Lester F Libow, MD is a member of the following medical societies: American Academy of Dermatology, American Society of Dermatopathology, Texas Medical Association

Disclosure: Nothing to disclose.

Chief Editor

Dirk M Elston, MD Professor and Chairman, Department of Dermatology and Dermatologic Surgery, Medical University of South Carolina College of Medicine

Dirk M Elston, MD is a member of the following medical societies: American Academy of Dermatology

Disclosure: Nothing to disclose.

Additional Contributors

Craig A Elmets, MD Professor and Chair, Department of Dermatology, Director, Chemoprevention Program Director, Comprehensive Cancer Center, UAB Skin Diseases Research Center, University of Alabama at Birmingham School of Medicine

Craig A Elmets, MD is a member of the following medical societies: American Academy of Dermatology, American Association of Immunologists, American College of Physicians, American Federation for Medical Research, Society for Investigative Dermatology

Disclosure: Serve(d) as a director, officer, partner, employee, advisor, consultant or trustee for: University of Alabama at Birmingham; University of Alabama Health Services Foundation<br/>Serve(d) as a speaker or a member of a speakers bureau for: Ferndale Laboratories<br/>Received research grant from: NIH, Veterans Administration, California Grape Assn<br/>Received consulting fee from Astellas for review panel membership; Received salary from Massachusetts Medical Society for employment; Received salary from UpToDate for employment. for: Astellas.


The authors and editors of Medscape Reference gratefully acknowledge the contributions of previous authors, Veronica Lepe Murillo, MD, and Benjamin Moncada, MD, to the development and writing of this article.

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Itchy plaques mainly on photoexposed areas of the face; these plaques are characteristic of actinic prurigo.
Photodistribution of lesions over the body. Note the hypopigmented areas of the skin, which are very common after intense scratching in children.
Multiple itchy papules coalescing into plaques on the neck. These lesions are similar to lesions of polymorphous light eruption. Note the excoriations induced by scratching.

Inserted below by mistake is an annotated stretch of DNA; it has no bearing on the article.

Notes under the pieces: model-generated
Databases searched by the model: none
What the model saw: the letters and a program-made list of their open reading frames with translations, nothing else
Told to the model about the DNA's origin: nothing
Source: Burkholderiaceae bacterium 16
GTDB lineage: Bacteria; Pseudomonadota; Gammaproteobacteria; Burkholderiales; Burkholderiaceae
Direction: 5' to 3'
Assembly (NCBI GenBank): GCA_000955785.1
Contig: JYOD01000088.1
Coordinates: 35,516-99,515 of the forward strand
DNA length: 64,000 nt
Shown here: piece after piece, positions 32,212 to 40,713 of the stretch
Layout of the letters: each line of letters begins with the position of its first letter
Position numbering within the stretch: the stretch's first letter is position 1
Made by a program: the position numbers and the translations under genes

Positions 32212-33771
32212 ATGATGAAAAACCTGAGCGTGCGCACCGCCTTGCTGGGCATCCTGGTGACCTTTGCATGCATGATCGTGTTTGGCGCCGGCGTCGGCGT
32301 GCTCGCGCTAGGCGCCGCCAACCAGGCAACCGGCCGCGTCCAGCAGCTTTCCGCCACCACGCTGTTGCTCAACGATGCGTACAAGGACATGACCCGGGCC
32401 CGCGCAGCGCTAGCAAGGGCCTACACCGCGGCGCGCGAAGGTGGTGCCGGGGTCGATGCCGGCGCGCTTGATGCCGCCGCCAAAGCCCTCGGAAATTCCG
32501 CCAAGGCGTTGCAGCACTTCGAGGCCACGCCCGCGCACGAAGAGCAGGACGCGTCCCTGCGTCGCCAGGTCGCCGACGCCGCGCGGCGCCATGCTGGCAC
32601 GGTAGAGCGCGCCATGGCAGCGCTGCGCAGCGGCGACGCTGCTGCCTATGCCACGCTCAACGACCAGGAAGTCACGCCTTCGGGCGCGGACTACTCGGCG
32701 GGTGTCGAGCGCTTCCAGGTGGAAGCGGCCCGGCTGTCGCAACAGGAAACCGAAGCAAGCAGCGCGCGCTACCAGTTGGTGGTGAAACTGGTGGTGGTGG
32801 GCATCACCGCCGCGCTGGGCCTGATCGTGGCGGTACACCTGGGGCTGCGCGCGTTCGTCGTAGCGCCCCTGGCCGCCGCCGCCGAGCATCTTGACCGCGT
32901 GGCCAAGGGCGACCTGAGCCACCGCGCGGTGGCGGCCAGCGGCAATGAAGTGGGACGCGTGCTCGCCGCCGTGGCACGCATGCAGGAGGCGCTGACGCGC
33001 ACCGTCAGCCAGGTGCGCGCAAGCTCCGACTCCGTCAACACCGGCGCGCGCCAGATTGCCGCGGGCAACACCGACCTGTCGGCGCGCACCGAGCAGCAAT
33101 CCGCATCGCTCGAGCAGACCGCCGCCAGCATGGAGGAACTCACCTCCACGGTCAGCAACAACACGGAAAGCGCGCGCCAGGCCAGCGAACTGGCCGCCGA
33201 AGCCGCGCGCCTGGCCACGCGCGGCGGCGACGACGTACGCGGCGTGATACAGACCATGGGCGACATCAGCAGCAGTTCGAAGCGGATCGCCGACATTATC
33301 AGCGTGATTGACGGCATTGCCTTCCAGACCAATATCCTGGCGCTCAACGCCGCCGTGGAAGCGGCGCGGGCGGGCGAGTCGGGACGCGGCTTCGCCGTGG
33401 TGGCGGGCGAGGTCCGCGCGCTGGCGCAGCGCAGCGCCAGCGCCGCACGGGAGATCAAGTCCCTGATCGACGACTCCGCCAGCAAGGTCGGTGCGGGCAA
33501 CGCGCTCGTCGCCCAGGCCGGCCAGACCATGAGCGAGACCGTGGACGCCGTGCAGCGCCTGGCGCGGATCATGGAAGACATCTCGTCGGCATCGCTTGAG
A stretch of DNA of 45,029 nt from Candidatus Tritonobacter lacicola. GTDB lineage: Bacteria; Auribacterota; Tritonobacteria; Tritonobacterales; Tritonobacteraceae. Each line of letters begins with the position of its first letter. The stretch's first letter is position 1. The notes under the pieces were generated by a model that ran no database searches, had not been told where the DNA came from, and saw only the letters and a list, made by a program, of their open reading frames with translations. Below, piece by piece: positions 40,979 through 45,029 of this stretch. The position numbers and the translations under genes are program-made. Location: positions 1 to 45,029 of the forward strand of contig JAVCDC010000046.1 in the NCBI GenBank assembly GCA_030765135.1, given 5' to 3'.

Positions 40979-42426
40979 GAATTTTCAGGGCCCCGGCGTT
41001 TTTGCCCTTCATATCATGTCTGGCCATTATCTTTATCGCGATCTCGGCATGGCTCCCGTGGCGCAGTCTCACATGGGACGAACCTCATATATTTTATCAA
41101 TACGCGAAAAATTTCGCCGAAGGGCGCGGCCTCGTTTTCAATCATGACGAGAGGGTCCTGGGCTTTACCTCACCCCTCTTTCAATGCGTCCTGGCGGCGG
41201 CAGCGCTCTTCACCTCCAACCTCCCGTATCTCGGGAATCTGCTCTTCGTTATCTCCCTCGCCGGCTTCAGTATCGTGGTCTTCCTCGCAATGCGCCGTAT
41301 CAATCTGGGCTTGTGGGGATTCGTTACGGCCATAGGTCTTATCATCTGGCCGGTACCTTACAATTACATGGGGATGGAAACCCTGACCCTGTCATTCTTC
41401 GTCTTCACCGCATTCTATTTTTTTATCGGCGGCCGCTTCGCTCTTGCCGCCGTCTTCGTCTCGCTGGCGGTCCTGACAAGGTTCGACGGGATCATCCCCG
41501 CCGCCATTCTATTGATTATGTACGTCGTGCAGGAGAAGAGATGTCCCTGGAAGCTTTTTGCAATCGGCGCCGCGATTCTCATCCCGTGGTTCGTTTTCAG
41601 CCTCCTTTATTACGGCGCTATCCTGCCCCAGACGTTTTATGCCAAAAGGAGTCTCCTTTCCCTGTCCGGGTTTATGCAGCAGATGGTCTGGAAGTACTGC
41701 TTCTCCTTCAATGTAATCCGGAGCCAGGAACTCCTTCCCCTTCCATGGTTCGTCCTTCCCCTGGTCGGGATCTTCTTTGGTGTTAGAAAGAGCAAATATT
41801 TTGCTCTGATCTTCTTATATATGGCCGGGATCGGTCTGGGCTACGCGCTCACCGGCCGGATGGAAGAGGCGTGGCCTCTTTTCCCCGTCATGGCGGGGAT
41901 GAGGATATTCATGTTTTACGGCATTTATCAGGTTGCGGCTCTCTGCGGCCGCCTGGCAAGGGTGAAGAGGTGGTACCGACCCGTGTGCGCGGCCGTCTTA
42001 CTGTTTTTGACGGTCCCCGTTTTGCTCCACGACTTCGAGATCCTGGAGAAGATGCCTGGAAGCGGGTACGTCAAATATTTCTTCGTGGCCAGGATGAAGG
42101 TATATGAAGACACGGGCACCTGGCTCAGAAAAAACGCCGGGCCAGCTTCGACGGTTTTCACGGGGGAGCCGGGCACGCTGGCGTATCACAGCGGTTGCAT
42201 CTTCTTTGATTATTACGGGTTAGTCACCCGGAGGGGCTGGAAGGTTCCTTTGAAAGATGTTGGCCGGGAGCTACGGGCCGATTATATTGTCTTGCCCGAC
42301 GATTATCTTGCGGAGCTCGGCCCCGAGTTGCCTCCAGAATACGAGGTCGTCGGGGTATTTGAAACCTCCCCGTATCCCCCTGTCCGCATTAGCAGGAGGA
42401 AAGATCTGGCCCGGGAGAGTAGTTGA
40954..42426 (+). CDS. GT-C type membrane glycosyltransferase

One third of patients are children. The nose is frequently affected. This clinical feature is useful in distinguishing it from other entities, such as atopic dermatitis.
One half of patients have bilateral conjunctivitis. Eye protection is needed to avoid disease progression.
About 75% of patients have cheilitis, which can take the form of solid lesions or erosions.
A phototest with UV-B light shows reproduction of lesions on the inner aspect of the arm. The result from the phototest with UV-A light was negative.
Histologic examination shows acanthosis, mild spongiosis, edema of the lamina propria, and a moderate-to-dense perivascular lymphocytic inflammatory infiltrate.
A close-up view shows edema of the lamina propria as well as a lymphocytic inflammatory infiltrate in the dermis.
Young girl with a history of atopic dermatitis and itchy, lichenified plaques on her face for the last 3 months. Atopic dermatitis with photosensitivity is the main differential diagnosis with actinic prurigo in children.
Actinic cheilitis resulting from actinic prurigo.
Erythematous and very itchy plaques on solar exposure areas of the face and pseudopterygium are commonly observed in actinic prurigo.
Lichenified plaques, excoriated nodules, and atrophic scars on the dorsal aspect of hands are frequently seen in children.